5.) LIGHT: Do they need any special UV? Would keeping them closer to the window be fine, out of direct sunlight? I know our window has UV filters on it but it seems to me that they like to hide in foliage and come out at night rather than roam about in the sunlight.

    6.) LIFESPAN: About how long in captivity can we look at them living? We would like to catch a few others for the tank- maybe raise more frogeggs, also. Do they mate readily in captivity if they have proper cover/feel safe? How long after metamorphing will they be sexually mature?

    I know these are a lot of questions! I feel that the safety of my creature and their overall happiness/health is very important to me. This is a great learning situation for all my kids, too. :) Thanks, in advance!

    -Jyn

    P.S. I Have been reading the Tree Frog Care Secrets and I wasnt sure if this was for ALL tree frogs or if a lot applied to the Pacific too. I would LIKE to make a small environment in the backyard for the frogs however Im verry worried about harboring Mosquito larvae (I know tadpoles eat them, but I wasnt sure if they eat them faster than they form).
     
  2. schlegelbagel

    schlegelbagel Frog Lover Premium Member

    Temp: your tank is not colder than the room. It only appears this way to you, because of the humidity. Get a thermometer/hygrometer combo with probe. Knowing temps and humidity is one of the most important things. An indoor/outdoor thermometer from walmart is what i use and can be had for about $10. As for what the tank should be, since they are native, mimic the temps outside. It doesn't have to change every day, but if your average for the month of June is 75, then the tank should be 75.

    Humidity: Again, mimic how it is outside. 80% is tropical and that humidity may make your guy ill. Lower humidity (maybe around 50%) and a dish to soak in is what is needed. Be sure any water you use is de-chlorinated. VERY IMPORTANT.

    nutrition: we always advise against wild caught bugs. Lord knows where they have been (pesticides, fertilizer, etc). See if you can find fruit flies locally, if not pinhead crickets. Your frog won't eat for about the first week on land.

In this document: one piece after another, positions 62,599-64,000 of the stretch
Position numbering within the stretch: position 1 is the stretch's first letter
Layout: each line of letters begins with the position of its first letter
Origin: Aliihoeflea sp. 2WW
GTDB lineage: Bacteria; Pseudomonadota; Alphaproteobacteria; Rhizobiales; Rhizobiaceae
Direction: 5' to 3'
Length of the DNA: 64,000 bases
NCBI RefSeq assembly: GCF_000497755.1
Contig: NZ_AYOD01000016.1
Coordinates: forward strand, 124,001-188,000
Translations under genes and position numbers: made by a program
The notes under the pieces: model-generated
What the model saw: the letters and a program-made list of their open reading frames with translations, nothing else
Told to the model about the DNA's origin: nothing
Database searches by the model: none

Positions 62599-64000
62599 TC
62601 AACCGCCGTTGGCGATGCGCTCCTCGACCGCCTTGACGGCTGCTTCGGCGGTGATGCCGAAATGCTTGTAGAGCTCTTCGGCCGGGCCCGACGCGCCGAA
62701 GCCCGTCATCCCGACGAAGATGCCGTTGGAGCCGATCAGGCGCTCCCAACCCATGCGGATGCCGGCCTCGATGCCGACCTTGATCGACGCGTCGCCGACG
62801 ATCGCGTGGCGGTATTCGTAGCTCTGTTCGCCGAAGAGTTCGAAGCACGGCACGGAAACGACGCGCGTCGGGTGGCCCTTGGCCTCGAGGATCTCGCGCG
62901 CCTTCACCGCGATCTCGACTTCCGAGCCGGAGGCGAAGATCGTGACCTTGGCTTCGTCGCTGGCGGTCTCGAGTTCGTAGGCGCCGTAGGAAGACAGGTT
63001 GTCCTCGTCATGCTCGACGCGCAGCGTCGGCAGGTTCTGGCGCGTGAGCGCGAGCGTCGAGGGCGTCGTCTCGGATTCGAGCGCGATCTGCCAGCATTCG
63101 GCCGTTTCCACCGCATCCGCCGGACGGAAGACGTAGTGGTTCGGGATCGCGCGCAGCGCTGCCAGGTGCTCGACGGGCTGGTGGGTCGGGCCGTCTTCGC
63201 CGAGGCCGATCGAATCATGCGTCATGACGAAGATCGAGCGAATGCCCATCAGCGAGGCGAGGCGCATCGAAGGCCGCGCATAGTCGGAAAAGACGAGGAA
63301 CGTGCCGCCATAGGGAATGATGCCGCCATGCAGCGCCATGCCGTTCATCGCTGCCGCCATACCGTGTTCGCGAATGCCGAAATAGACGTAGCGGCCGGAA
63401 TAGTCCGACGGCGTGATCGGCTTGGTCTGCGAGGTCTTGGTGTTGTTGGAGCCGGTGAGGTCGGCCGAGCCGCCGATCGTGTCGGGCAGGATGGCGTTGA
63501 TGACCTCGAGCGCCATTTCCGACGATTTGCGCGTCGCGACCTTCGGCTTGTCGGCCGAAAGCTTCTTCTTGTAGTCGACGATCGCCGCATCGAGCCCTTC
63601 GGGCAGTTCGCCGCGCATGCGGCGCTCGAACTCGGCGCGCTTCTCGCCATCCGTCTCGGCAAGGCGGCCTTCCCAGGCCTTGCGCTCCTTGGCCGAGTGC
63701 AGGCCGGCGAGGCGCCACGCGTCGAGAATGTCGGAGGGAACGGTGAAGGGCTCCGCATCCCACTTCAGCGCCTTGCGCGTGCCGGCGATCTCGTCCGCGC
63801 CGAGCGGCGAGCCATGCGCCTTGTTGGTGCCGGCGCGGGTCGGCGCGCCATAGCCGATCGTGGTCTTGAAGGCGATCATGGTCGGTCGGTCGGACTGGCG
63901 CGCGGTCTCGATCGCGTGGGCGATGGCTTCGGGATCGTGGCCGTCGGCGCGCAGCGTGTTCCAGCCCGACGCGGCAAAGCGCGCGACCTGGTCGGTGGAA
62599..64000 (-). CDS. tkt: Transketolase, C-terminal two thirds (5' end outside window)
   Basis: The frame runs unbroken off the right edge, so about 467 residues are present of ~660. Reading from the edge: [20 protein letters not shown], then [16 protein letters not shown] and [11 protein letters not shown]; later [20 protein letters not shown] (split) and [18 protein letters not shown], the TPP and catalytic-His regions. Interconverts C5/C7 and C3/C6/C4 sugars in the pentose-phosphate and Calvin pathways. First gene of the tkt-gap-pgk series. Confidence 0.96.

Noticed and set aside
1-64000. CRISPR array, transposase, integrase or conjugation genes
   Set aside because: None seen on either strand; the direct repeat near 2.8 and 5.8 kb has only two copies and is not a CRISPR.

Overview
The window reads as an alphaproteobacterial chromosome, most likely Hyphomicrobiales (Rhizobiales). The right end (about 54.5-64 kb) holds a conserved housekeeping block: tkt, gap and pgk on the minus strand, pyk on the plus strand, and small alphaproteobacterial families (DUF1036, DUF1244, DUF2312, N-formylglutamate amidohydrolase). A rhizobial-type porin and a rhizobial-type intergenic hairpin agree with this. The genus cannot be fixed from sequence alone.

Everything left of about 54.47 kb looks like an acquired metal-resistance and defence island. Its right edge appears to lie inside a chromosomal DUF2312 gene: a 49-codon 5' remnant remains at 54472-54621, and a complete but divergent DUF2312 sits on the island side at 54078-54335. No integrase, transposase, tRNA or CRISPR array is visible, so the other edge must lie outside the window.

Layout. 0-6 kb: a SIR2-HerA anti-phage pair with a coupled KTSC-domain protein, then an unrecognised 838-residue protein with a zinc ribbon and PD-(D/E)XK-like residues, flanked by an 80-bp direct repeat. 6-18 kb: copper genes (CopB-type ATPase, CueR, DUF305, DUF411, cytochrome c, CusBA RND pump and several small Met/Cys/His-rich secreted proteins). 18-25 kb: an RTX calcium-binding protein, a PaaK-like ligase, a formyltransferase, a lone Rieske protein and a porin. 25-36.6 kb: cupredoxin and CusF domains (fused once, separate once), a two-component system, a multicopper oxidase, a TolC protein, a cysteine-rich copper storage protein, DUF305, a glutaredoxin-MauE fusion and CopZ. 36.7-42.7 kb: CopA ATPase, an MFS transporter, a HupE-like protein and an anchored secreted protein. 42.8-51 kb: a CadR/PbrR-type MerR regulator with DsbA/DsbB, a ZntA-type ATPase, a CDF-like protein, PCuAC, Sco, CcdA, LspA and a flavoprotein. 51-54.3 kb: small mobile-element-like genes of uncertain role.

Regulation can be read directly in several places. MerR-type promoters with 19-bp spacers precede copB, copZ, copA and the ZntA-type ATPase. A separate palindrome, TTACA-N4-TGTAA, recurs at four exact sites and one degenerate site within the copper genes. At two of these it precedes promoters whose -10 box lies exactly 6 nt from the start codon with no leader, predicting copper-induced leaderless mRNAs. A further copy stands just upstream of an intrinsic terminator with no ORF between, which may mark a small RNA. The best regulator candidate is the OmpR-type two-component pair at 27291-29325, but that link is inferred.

Tank: The 10 gallon tank is fine for now. You may want to consider upgrading to a 20 gallon or even a 29 gallon at some point. The more room the better I always say. You are going to want to offer your guy some cover and he will be stressed out without it. Cover up 2 - 3 sides of the tank with something, like aquarium back ground. Add a few live plant cuttings. I find pothos work great. This will help your guy feel more secure.

    Cleaning: The more live plants and beneficial things you add, the less you have to clean it. I find adding a few rolly pollies (potato bugs) and live plants is all it takes. In fact, i have a tank i never clean, because its so self sustaining.

    Light:
    Nothing special is needed

    Lifepan:
    No idea. I had a whites tree frog live 10 years. Anything is possible with proper care.

    If you want to make an outdoor pond to lure frogs, add fish! They will eat any mosquito larvae. So will tadpoles.
     
  3. Jynuine

    Jynuine New Member

    Thank you!!!
    I found a very helpful youtube series also on how to care for and feed froglets- was going to post it but I guess youtube is a four letter word here. I have the thermometer and humid meter (Im sorry forgot the technical name) that you stick on the inside of the tank... is this acceptable? Its what I use for the crabs too.

    I am very careful to dechlorinate the water! I have dechlorinater for the crabs already :)

    I was figuring we would catch the bugs that are from around the pond area where we got the tadpoles from- but you know, we have bananas here all the time and the fruitflies are bananas, themselves- just need to figure out how to catch them and get them to stay in the tank.

    It sounds really bad and always turns my stomach but.. my 7 yr old has a tendency to catch flies and pull off their wings. I know, cruel- but would this also help to feed to the frog?

    Also, what about putting some small earthworm babies in the tank with the substrate? And wood lice i.e; Sal Bugs?

    Thank you so much for getting back to me! I have 6 kiddos here happy to have the guy around.
     
  4. schlegelbagel

    schlegelbagel Frog Lover Premium Member

    THe problem with Youtube is any shmuck can post anything and who knows if its correct or not. The good thing about a forum is there are checks and balances, and people to make sure the information is correct. Also, since we are a kid friendly site, youtube is often just 2 clicks away from some horrible graphic video, so yes. If you do want to share what you found, upload the links to our video section, where a mod will approve and post it for you. :)

    Sal bugs and other ground critters would help with decomposition and also feed your little guy. Worms will help too.

    For your hygrometer/thermometer, just be sure its digital. Those round dial ones can be horribly inaccurate.